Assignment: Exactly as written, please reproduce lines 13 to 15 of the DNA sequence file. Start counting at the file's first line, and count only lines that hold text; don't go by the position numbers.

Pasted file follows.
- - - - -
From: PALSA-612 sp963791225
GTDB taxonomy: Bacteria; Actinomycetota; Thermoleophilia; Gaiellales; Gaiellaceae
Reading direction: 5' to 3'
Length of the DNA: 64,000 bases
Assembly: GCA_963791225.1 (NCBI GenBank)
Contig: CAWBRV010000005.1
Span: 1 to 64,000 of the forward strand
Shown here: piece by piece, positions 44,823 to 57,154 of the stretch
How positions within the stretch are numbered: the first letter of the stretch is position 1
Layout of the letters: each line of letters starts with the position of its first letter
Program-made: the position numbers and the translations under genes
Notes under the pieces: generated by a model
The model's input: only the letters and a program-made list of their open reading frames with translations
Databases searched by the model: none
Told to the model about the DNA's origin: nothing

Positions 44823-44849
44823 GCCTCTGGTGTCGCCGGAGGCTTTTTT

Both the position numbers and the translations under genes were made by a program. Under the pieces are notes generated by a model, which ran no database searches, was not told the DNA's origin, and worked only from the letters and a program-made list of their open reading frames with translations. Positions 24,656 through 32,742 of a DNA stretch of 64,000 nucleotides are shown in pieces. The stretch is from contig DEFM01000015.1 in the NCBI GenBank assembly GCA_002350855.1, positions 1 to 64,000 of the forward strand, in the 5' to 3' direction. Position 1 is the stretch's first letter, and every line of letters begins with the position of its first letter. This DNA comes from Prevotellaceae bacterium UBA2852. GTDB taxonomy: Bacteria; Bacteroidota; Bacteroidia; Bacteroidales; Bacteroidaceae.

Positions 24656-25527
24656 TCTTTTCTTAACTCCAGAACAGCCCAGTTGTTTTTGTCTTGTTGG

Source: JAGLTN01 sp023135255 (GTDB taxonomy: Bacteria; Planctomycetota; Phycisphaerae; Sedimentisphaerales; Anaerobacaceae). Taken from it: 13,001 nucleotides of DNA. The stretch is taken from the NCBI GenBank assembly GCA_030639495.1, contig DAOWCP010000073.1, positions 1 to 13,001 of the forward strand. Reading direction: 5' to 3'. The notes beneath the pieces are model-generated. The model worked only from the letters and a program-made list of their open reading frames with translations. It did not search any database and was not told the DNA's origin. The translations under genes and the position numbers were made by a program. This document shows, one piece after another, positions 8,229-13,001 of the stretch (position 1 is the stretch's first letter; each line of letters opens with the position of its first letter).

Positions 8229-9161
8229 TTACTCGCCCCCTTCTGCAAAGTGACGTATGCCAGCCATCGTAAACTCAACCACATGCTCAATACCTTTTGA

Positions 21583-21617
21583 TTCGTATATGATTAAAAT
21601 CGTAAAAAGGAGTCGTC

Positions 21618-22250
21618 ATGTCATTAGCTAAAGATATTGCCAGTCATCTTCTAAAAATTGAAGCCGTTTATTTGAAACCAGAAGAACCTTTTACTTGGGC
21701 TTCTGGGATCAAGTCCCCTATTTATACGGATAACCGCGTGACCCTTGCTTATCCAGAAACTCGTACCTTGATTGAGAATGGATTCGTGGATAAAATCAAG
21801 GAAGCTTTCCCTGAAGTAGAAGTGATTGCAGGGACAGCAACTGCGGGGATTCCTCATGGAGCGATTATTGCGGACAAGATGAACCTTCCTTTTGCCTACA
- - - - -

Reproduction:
The model's input: only the letters and a program-made list of their open reading frames with translations
Databases searched by the model: none
Told to the model about the DNA's origin: nothing